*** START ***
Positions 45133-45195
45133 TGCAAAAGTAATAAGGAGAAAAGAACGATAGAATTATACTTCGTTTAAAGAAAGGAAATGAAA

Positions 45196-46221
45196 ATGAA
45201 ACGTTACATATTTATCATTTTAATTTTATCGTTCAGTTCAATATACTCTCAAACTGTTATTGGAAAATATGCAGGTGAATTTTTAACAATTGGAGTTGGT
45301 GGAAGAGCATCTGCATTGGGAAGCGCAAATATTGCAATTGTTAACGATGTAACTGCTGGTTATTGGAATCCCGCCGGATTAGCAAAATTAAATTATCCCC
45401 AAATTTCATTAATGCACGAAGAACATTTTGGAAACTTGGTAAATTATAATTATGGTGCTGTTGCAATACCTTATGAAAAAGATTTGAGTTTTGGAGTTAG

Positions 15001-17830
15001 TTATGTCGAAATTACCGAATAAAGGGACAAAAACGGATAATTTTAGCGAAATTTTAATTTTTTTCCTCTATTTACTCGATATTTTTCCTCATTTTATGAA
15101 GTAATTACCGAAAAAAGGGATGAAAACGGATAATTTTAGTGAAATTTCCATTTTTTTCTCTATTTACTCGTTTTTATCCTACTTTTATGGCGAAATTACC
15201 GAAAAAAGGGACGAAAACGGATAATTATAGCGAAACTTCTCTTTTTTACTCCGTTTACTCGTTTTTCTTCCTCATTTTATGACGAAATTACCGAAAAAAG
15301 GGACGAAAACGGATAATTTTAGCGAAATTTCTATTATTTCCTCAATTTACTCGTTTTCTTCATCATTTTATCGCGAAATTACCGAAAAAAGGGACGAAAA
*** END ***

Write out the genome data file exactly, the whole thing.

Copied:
Positions 45133-45195
45133 TGCAAAAGTAATAAGGAGAAAAGAACGATAGAATTATACTTCGTTTAAAGAAAGGAAATGAAA

Positions 45196-46221
45196 ATGAA
45201 ACGTTACATATTTATCATTTTAATTTTATCGTTCAGTTCAATATACTCTCAAACTGTTATTGGAAAATATGCAGGTGAATTTTTAACAATTGGAGTTGGT
45301 GGAAGAGCATCTGCATTGGGAAGCGCAAATATTGCAATTGTTAACGATGTAACTGCTGGTTATTGGAATCCCGCCGGATTAGCAAAATTAAATTATCCCC
45401 AAATTTCATTAATGCACGAAGAACATTTTGGAAACTTGGTAAATTATAATTATGGTGCTGTTGCAATACCTTATGAAAAAGATTTGAGTTTTGGAGTTAG

Positions 15001-17830
15001 TTATGTCGAAATTACCGAATAAAGGGACAAAAACGGATAATTTTAGCGAAATTTTAATTTTTTTCCTCTATTTACTCGATATTTTTCCTCATTTTATGAA
15101 GTAATTACCGAAAAAAGGGATGAAAACGGATAATTTTAGTGAAATTTCCATTTTTTTCTCTATTTACTCGTTTTTATCCTACTTTTATGGCGAAATTACC
15201 GAAAAAAGGGACGAAAACGGATAATTATAGCGAAACTTCTCTTTTTTACTCCGTTTACTCGTTTTTCTTCCTCATTTTATGACGAAATTACCGAAAAAAG
15301 GGACGAAAACGGATAATTTTAGCGAAATTTCTATTATTTCCTCAATTTACTCGTTTTCTTCATCATTTTATCGCGAAATTACCGAAAAAAGGGACGAAAA